If you want to lock down the application globally and don't want to allow access to anything or anything but a couple of token landing pages unless users are logged in you can handle the authentication at the top of the code in the
OnProcessInit() method instead. The following code allows access to the CustomerList, Login and Logout requests, but requires logging in for anything else (display, edit, delete):
FUNCTION OnProcessInit LOCAL lcScriptName, llForceLogin THIS.InitSession("MyApp") lcScriptName = LOWER(JUSTFNAME(Request.GetPhysicalPath())) llIgnoreLoginRequest = INLIST(lcScriptName,"default","customerlist","login","logout") IF !THIS.Authenticate("any","",llIgnoreLoginRequest) IF !llIgnoreLoginRequest RETURN .F. ENDIF ENDIF * ... other per request configuration RETURN .T. ENDFUNC
OnProcessInit() is fired on every request before your controller methods are fired. The code above forces every page except the ones listed in the
INLIST() call to require a login. So if you now access the customerlist, the detail page, the edit page - all those pages will now validate. The only pages that don't are the landing page and the login and logout pages.
************************************************************************ * Login **************************************** FUNCTION Login() pcErrorMessage = "" IF Request.IsPostback() pcUsername = Request.Form("WebLogin_txtUsername") IF this.Authenticate("ANY",@pcErrorMessage) Response.Redirect("~/customerlist.ctd") ENDIF *** Authenticate renders the login form if we failed RETURN ENDIF *** Only render this on a GET operation THIS.OnShowAuthenticationForm() *** Or re-route to a custom view * Response.ExpandScript("~\MyLogin.ctd") * Login ************************************************************************ * Logout **************************************** FUNCTION Logout() this.Authenticate("Logout") Response.Redirect("customerlist.ctd") ENDFUNC * Logout
Login calls to an existing helper method on
OnShowAuthenticationForm() to show the stock login form. You also create your own form by rendering a template - just make sure to create two fields for
WebLogin_txtPassword which ensure that the existing login validation framework can automatically validate your user.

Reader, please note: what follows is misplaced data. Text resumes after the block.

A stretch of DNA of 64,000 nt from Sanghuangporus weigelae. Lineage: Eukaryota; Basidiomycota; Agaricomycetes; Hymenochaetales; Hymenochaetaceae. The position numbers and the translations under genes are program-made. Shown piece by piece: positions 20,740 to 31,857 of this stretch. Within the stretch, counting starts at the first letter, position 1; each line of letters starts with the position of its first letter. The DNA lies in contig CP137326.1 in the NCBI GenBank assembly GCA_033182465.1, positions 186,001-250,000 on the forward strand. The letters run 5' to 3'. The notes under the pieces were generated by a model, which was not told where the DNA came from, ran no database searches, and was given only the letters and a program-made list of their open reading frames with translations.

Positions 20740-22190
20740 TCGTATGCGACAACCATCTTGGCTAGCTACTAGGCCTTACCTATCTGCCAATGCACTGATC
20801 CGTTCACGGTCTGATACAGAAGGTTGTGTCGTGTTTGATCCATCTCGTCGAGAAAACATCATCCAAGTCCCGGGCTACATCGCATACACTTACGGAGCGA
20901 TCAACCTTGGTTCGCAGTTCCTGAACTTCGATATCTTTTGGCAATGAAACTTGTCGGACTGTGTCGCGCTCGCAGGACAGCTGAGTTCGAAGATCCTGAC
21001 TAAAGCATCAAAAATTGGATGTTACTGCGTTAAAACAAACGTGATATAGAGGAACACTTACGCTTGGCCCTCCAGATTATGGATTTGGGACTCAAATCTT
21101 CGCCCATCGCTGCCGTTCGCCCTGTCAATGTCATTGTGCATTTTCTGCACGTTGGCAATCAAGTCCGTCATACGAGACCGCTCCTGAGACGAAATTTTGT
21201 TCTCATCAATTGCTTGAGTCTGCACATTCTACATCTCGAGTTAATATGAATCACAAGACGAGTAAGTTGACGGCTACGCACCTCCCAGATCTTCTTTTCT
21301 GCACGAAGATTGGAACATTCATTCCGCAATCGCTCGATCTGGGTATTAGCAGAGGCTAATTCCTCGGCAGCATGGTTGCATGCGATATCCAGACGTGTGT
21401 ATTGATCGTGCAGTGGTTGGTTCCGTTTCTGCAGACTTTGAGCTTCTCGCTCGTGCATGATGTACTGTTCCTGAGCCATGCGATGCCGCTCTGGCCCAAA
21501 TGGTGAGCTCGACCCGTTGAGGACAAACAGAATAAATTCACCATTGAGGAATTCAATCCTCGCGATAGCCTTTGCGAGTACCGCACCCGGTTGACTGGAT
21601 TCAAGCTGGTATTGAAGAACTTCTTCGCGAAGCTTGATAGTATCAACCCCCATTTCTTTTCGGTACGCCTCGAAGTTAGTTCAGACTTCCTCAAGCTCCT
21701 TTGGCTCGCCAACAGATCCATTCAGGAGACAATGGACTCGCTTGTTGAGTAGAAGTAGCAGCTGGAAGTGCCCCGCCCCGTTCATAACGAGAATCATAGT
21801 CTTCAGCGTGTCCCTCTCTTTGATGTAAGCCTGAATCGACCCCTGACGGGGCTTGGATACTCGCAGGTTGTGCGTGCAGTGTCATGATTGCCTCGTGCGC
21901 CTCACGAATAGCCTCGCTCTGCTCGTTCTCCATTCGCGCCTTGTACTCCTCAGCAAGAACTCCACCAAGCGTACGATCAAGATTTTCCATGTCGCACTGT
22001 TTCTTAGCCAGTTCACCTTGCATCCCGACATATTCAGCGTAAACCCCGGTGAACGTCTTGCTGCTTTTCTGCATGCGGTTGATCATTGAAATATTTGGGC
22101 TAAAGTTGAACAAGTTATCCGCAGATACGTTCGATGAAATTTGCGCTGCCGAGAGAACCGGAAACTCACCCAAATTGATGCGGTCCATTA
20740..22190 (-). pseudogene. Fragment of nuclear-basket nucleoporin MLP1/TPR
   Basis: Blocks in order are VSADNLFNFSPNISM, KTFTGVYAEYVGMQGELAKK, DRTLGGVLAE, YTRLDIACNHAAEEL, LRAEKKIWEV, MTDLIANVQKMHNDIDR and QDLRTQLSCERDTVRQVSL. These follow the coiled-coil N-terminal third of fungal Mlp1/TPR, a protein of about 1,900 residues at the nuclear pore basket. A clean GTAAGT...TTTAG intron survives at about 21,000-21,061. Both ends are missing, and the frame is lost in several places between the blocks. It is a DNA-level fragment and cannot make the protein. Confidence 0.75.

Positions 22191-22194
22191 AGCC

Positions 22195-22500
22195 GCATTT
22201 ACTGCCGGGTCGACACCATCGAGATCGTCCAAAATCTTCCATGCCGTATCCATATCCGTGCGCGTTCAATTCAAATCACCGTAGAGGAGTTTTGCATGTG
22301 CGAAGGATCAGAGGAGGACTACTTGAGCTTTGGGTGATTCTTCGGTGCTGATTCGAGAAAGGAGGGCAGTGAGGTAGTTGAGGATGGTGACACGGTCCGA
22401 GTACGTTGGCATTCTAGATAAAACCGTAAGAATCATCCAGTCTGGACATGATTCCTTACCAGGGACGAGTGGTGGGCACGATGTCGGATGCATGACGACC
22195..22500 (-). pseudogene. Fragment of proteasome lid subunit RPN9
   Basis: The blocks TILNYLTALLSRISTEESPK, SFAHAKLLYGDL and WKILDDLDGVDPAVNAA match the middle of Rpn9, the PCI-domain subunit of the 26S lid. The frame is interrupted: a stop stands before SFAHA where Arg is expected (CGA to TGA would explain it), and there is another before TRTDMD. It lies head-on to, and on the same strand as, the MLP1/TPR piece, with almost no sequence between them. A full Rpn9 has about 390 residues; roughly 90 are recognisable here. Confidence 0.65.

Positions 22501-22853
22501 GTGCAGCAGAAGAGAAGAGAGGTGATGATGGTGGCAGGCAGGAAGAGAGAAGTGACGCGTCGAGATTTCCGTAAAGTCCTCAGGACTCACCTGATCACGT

You can also create completely custom authentication by handling authentication and Session management yourself. For more info see the Custom Authentication with UserSecurity topic in the documentation.
Logout request simply logs the user out and redirects to another page.
Ok, so now we can log in either for every request or for specific requests. Now lets display some login information so the user can tell that he's logged in.
To do this, let's create a partial that we can plug into the Layout page.
In Visual Studio (or your editor of choice) create a new Web Connection Template Content page named
LoginMenu_Partial.wcs in the Views folder.
Clear out all the HTML and replace it with the following markup which is just a small HTML fragment:
<% if (!Process.lIsAuthenticated) %> <a href="login.ctd"> <i class="fa fa-lock"></i> Sign in </a> <% else %> <a href="logout.ctd"> <i class="fa fa-unlock"></i> Sign out <span class="hidable-xs">(<%= Process.cAuthenticatedName %>)</span> <img title="<%= Process.cAuthenticatedName %>" src="<%= GravatarLink(Process.cAuthenticatedUser,23) %>" /> </a> <% endif %>
This displays a Sign In link when you're not logged in and a Sign out link plus the user name and a Gravatar link based off the user's email address. Gravatar displays an image avatar if the user is registered, otherwise a default image is displayed.
Next add a
RenderPartial() expression into the
~\Views\_LayoutPage.wcs page that renders this partial. Find the following HTML in the menu of the Layout page and add the
RenderPartial() link to the LoginMenu_Partial page into the HTML:
<!-- top right nav menu - .menu-hidable for options that hide on small sizes --> <nav class="banner-menu-top pull-right"> <%= RenderPartial("~/Views/LoginMenu_Partial.wcs") %> <a href="~/customerlist.ctd" class="hidable"> <i class="fa fa-list"></i> Customers </a> <a href="~/"> <i class="fa fa-home"></i> Home </a> </nav>
If you now re-render the page here's what you get in the left header of the page when you're not signed in:
and this when you are signed in:
And there you have - a basic security and login solution that keeps out users that aren't registered. You can override the default behavior easily by adding new authentication methods simply by overriding a few methods.
For more detailed info please check out the security section of the documentation which provides additional information on customization of the authentication process.